• Merged .NET Framework and .NET Core Desktop installers, and NuGet packages in v21.1 (removed redundant .NET Core Desktop installer in v21.2);
  • Added Portable PDB support for Windows and Linux debugging;
  • Extended the DevExpress Template Gallery with support for .NET Core apps.

For more information, please review my posts in this News blog and also our What's New documentation for 2021.

Future Plans

Before I wrap up, a quick look into hot-fix/distribution/installer plans for 2022:

  1. NuGet hot-fixes for our free Xamarin UI components are coming in about a month. Once Microsoft releases .NET MAUI in Q2 2022, we hope to have NuGet hot-fixes for our .NET MAUI components as well.
  2. Our Unified Component Installer will include an option to install localized resources for certain languages (DE, ES, JA, RU). We will not install these resources by default – you can install them at your discretion. NOTE: based on actual usage, we may completely remove these localization resources from the Unified Component Installer in favor of the DevExpress Localization Service.
  3. We will soon conduct a survey about DevExpress localization in .NET apps. We hope to validate a few hypotheses about our Localization Service, Unified Component Installer, overall localization quality, and ways to translate strings in general.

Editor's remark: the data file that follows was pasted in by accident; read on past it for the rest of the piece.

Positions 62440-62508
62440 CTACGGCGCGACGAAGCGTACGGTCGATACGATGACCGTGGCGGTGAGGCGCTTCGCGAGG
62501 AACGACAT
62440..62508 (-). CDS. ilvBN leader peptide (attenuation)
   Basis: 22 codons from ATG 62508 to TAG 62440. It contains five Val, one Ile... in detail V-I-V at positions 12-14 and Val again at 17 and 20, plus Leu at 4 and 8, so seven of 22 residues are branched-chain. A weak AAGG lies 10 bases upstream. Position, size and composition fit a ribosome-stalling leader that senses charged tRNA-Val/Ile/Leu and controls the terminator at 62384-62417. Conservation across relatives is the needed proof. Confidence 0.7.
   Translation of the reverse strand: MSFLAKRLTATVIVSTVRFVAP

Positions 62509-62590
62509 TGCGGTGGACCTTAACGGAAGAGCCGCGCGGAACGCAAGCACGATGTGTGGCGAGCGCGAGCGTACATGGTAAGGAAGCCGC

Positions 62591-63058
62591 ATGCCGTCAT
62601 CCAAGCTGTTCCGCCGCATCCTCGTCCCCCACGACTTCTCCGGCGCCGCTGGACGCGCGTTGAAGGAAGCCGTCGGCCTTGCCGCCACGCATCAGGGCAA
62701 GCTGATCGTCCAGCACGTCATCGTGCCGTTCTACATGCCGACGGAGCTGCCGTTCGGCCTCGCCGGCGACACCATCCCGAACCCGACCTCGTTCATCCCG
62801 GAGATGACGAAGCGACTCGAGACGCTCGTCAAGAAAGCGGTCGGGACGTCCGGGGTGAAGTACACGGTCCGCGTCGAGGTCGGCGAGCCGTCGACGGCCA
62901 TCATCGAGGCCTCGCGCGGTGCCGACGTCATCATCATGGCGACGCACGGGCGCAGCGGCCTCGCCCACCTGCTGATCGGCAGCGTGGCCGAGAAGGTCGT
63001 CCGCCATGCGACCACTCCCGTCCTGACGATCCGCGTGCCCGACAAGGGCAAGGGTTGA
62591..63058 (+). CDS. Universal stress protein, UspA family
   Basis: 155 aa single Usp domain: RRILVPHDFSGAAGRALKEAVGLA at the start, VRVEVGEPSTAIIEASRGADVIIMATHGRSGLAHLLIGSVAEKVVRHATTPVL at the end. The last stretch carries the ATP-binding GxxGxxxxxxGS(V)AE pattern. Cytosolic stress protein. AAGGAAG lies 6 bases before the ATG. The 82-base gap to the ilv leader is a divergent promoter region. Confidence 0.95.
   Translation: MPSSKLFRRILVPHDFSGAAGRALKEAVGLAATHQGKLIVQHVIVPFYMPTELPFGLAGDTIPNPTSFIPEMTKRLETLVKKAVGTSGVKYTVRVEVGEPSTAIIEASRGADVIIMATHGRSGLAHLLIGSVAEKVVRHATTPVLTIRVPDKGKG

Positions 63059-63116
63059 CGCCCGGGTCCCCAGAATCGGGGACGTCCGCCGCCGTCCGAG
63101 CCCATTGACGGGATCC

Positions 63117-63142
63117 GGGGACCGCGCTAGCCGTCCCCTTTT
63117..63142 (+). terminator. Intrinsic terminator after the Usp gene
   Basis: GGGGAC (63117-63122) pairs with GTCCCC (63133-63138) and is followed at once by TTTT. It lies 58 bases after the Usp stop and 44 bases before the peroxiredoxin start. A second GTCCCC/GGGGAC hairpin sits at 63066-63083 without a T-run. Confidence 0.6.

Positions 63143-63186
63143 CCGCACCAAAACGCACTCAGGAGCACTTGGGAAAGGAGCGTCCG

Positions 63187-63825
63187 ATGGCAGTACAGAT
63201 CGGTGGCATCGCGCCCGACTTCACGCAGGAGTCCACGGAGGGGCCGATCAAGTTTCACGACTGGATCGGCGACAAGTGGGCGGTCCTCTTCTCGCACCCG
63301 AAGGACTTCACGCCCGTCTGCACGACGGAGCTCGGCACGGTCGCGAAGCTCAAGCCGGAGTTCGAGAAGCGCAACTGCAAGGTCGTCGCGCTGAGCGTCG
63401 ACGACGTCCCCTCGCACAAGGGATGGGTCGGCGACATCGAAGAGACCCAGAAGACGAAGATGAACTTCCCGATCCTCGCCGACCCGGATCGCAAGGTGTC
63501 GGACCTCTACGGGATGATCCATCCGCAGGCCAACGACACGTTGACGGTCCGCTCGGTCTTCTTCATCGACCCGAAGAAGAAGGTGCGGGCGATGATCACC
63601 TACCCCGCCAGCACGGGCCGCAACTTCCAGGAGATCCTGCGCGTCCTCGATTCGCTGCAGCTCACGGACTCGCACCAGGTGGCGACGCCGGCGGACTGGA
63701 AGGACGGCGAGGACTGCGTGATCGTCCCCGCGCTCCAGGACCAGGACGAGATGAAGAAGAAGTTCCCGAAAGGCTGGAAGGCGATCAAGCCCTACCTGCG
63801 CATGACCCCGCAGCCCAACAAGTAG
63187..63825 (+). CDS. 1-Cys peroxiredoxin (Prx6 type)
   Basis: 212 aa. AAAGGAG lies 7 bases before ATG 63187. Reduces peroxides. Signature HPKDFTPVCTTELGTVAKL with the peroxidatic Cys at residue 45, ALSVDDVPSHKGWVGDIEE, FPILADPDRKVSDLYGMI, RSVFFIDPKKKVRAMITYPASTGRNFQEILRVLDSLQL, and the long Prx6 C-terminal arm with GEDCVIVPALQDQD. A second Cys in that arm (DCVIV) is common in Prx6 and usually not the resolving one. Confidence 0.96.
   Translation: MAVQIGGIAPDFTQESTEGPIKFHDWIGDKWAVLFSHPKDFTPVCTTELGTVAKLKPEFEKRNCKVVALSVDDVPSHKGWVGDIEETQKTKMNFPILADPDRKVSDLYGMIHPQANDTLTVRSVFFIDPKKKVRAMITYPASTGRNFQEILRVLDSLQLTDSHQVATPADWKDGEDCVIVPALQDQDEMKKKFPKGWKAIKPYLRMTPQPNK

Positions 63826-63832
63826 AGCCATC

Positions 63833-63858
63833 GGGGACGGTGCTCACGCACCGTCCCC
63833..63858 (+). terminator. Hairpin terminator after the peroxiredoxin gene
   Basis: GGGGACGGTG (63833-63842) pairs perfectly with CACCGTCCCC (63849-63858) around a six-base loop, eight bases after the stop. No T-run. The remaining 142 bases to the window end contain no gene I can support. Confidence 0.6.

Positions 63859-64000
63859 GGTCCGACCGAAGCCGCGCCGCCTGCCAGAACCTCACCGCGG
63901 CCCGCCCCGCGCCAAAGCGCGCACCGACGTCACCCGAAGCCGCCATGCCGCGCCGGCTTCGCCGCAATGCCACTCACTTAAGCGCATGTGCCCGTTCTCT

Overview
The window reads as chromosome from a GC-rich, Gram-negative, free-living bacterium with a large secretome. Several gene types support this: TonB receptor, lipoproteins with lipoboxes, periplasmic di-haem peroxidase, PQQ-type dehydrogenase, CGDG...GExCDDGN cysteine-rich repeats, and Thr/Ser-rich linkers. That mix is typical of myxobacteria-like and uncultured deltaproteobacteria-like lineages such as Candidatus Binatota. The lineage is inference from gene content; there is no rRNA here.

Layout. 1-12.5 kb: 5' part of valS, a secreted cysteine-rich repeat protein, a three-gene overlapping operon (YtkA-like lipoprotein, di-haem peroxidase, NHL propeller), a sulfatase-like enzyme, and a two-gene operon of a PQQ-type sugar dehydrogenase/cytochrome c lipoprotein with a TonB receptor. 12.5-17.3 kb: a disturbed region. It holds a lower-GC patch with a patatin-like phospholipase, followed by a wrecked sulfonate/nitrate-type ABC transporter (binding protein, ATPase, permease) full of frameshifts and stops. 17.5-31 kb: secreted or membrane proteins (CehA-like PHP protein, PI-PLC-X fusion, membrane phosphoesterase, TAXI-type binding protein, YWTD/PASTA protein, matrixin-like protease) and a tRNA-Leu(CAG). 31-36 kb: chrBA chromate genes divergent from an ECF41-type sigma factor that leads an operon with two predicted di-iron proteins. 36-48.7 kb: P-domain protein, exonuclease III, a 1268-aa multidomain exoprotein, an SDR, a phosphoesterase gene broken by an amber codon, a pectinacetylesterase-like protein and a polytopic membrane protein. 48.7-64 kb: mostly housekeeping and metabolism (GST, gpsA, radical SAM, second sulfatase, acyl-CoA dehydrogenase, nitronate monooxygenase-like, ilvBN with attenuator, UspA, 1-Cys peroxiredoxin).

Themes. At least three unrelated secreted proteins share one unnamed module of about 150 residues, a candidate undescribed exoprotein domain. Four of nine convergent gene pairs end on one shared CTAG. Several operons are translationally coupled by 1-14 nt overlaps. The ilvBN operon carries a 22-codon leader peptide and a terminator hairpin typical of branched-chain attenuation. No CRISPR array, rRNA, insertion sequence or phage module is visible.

4. We hope to include our free WinUI components into the Unified Component Installer in 2022. Simultaneously, we may remove our UWP components from the Unified Component Installer (though we have not finalized this decision yet).
  5. Our Unified Component Installer may include an option to install CodeRush (for licensed CodeRush users) in 2022. Currently, CodeRush is only available in our trial installation and through the Visual Studio Marketplace. If you’ve yet to explore CodeRush, we hope you will consider it for future use as we expect to introduce new features like code snippets for key DevExpress controls (like sort a grid, build a filter criterion, etc.) and DevExpress-specific error diagnostics (like this one). Bottom line – CodeRush will soon help simplify use of DevExpress components within the Visual Studio Code Editor and save time during troubleshooting. Be sure to follow our IDE Productivity Tools blog in for exciting news in this regard in about a month or so. UPDATE: here we go.
NOTE: Things may change, but this is what we have at the top of our list at present time

Your Feedback Matters

If the changes we’ve introduced do not fully address your business needs or if you’d like to engage us further on this topic, please leave a comment below or create a new support ticket via the DevExpress Support Center. We’ll be more than happy to follow-up.

Principal Product Manager

Free DevExpress Products - Get Your Copy Today

The following free DevExpress product offers remain available. Should you have any questions about the free offers below, please submit a ticket via the DevExpress Support Center at your convenience. We'll be happy to follow-up.